The New York Times reports that the pace of changes to protect prisoners from rape has slowed.
Thousands of Michigan children and youth have been incarcerated in the adult prison system because of policies that are ineffective, unfair, and costly, according to a new report by the Michigan Council on Crime and Delinquency.
The cost of the consequences of youth incarceration could be between $8 billion and $21 billion a year, according to a Justice Policy Institute report.
The New York Governor's Commission on Youth, Public Safety and Justice has made a series of recommendations for juvenile justice reform. Among other things, it would raise the age of criminal responsibility from 16 to 18.
The Michigan Committee on Juvenile Justice (MCJJ) is making the reduction of school truancy and elimination of the school to prison pipeline one of its top priorities for the next three years. Students who miss excessive amounts of class are far more likely to drop out of school, enter the juvenile justice system, and eventually, end up in prison, research shows. Unnecessary suspensions and expulsions also contribute to the problem.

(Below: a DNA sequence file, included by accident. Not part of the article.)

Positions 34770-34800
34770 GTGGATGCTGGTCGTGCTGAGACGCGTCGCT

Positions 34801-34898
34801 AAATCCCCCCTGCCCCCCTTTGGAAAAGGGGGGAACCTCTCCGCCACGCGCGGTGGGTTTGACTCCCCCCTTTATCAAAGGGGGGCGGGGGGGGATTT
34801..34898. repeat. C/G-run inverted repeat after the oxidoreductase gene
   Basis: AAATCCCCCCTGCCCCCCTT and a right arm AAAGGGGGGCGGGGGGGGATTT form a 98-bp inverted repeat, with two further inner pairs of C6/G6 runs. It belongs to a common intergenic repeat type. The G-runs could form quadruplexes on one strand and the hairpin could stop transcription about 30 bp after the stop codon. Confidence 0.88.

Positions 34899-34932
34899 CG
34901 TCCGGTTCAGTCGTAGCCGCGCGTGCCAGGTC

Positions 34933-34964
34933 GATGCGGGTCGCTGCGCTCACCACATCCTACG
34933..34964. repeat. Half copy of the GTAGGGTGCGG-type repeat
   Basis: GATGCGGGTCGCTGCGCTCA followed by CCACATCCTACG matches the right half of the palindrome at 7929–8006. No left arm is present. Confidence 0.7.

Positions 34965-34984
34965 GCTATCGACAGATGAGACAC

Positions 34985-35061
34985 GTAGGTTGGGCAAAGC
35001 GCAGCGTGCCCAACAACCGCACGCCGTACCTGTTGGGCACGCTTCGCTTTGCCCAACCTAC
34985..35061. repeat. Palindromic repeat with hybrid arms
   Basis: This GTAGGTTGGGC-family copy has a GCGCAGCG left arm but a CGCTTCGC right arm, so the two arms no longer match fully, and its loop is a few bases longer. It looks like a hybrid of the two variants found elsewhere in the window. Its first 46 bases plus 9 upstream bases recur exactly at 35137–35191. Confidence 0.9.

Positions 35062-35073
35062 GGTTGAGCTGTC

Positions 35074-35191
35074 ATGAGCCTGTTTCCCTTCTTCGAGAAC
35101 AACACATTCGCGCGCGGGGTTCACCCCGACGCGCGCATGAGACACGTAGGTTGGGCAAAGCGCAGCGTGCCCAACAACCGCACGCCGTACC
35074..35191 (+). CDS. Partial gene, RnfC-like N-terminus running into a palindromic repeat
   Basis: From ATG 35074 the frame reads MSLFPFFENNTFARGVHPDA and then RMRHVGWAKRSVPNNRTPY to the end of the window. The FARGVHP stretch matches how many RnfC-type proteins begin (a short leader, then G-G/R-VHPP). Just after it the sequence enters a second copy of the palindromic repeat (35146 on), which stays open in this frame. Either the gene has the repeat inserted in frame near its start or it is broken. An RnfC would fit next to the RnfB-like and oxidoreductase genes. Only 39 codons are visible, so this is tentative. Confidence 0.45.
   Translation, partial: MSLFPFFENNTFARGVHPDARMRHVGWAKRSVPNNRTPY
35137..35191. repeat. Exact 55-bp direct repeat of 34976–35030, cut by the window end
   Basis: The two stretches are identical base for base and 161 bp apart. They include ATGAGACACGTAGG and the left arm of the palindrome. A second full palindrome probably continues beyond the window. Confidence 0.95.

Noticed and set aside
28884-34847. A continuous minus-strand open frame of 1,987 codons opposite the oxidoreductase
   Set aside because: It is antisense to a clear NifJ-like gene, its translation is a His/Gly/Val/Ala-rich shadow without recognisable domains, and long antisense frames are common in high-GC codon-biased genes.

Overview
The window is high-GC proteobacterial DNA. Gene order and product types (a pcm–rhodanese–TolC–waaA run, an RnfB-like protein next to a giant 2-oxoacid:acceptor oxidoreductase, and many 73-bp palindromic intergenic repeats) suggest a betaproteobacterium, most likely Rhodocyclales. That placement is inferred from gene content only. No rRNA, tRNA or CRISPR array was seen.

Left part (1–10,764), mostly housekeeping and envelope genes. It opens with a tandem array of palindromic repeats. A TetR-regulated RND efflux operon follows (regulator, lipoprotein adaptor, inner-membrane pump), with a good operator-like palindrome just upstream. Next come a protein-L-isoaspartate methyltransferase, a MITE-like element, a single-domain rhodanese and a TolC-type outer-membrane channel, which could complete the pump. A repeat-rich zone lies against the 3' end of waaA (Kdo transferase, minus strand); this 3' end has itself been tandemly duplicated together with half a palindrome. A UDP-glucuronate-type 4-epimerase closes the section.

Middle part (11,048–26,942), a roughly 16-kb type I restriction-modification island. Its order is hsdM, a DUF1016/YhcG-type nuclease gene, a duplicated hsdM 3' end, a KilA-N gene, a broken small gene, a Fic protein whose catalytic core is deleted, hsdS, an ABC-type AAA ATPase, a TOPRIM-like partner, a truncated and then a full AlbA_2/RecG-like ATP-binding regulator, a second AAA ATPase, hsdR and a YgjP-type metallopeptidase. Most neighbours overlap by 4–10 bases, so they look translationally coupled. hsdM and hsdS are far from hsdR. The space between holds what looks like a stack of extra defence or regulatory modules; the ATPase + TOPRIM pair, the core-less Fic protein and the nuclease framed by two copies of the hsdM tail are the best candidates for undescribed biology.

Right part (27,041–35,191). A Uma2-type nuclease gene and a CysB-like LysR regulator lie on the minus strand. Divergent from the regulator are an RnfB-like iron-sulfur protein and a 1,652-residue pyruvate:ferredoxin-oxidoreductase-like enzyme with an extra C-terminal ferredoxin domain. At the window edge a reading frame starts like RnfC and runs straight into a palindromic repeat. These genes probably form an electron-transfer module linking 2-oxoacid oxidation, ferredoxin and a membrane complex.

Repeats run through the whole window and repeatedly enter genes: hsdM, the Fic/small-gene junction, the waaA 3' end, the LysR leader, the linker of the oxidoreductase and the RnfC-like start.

The Families and Schools Together (FAST) – Middle School FAST model is being implemented to reduce compulsive behaviors in youth such as substance abuse and violence, and to improve positive scholastic behaviors, while building resiliency factors against risks and stressors that contribute to violence and delinquency.
The City of Albion is participating in a delinquency prevention planning process intended to reduce risk and enhance protective factors as a way to prevent youth from entering the juvenile justice system.
This school truancy program focuses on children and youth between the ages of 6 to 15 who have been reported by the school as having significant non-attendance patterns that are considered truant according to school policy.
Juvenile Justice Specialist
Juvenile Justice Programs, Department of Human Services